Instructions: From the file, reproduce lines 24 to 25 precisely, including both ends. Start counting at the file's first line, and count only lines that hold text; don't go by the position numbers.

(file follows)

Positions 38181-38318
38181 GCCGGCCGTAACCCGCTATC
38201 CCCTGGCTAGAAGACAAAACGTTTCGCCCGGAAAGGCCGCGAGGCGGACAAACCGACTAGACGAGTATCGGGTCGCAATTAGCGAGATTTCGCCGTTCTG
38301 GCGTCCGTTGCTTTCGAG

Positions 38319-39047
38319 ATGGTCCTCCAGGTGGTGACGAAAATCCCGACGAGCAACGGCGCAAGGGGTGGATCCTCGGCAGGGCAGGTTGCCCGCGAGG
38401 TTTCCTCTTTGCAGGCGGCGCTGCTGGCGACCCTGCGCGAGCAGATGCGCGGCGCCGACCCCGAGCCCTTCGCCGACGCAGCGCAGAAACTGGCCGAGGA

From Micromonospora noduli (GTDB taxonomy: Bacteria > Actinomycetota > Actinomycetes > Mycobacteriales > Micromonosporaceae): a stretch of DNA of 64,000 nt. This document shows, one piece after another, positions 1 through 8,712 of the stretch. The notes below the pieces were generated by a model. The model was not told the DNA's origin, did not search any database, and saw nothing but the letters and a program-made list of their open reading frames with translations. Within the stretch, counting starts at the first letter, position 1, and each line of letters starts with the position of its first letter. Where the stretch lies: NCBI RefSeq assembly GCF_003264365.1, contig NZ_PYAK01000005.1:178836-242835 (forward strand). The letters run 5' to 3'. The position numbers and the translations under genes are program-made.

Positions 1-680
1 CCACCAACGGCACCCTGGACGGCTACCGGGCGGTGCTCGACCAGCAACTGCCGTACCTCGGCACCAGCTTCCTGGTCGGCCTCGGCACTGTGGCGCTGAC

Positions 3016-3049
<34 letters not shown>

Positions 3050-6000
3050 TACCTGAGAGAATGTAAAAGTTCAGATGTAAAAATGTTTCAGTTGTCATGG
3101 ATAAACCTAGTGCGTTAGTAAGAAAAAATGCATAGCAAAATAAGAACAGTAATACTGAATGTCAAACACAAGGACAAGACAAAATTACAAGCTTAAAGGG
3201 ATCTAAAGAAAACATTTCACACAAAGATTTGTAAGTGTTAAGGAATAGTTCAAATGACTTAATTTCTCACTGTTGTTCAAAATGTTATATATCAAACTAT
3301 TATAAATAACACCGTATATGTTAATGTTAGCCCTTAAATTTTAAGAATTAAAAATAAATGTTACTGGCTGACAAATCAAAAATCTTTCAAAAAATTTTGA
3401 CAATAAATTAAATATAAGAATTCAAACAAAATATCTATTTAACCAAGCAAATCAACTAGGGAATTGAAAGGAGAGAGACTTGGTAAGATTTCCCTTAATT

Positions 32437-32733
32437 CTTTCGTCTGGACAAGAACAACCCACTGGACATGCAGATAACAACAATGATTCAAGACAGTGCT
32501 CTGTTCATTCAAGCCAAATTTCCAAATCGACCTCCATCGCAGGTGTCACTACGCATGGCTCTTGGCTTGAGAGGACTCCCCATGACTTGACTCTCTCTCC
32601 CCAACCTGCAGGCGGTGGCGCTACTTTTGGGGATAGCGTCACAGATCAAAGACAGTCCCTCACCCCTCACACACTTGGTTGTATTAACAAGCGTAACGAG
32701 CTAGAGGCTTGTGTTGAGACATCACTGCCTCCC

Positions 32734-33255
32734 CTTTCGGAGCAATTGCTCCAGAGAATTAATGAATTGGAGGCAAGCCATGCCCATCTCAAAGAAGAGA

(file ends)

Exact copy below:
Positions 32734-33255
32734 CTTTCGGAGCAATTGCTCCAGAGAATTAATGAATTGGAGGCAAGCCATGCCCATCTCAAAGAAGAGA